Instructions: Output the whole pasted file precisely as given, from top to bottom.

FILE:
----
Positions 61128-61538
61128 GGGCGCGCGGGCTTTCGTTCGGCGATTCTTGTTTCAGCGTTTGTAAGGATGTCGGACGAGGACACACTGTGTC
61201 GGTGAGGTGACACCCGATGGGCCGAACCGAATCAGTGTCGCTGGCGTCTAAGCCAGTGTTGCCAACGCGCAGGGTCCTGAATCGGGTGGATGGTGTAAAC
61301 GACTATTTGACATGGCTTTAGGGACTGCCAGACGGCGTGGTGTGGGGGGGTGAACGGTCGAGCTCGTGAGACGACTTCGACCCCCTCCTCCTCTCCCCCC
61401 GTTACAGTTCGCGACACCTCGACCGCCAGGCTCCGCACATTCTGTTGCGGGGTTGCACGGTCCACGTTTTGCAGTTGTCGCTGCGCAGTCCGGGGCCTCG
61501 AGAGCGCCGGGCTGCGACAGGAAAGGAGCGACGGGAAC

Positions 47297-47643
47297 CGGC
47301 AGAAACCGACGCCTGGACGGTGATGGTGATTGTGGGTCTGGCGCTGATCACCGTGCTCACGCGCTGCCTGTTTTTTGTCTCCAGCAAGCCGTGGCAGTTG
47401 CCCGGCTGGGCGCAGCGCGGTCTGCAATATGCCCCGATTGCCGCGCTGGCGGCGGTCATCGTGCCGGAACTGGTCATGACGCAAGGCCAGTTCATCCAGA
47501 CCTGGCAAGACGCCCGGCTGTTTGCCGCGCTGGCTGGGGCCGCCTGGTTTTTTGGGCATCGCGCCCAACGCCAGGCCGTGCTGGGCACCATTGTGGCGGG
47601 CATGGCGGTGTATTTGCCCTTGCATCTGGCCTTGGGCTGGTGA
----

Positions 61128-61538
61128 GGGCGCGCGGGCTTTCGTTCGGCGATTCTTGTTTCAGCGTTTGTAAGGATGTCGGACGAGGACACACTGTGTC
61201 GGTGAGGTGACACCCGATGGGCCGAACCGAATCAGTGTCGCTGGCGTCTAAGCCAGTGTTGCCAACGCGCAGGGTCCTGAATCGGGTGGATGGTGTAAAC
61301 GACTATTTGACATGGCTTTAGGGACTGCCAGACGGCGTGGTGTGGGGGGGTGAACGGTCGAGCTCGTGAGACGACTTCGACCCCCTCCTCCTCTCCCCCC
61401 GTTACAGTTCGCGACACCTCGACCGCCAGGCTCCGCACATTCTGTTGCGGGGTTGCACGGTCCACGTTTTGCAGTTGTCGCTGCGCAGTCCGGGGCCTCG
61501 AGAGCGCCGGGCTGCGACAGGAAAGGAGCGACGGGAAC

Positions 47297-47643
47297 CGGC
47301 AGAAACCGACGCCTGGACGGTGATGGTGATTGTGGGTCTGGCGCTGATCACCGTGCTCACGCGCTGCCTGTTTTTTGTCTCCAGCAAGCCGTGGCAGTTG
47401 CCCGGCTGGGCGCAGCGCGGTCTGCAATATGCCCCGATTGCCGCGCTGGCGGCGGTCATCGTGCCGGAACTGGTCATGACGCAAGGCCAGTTCATCCAGA
47501 CCTGGCAAGACGCCCGGCTGTTTGCCGCGCTGGCTGGGGCCGCCTGGTTTTTTGGGCATCGCGCCCAACGCCAGGCCGTGCTGGGCACCATTGTGGCGGG
47601 CATGGCGGTGTATTTGCCCTTGCATCTGGCCTTGGGCTGGTGA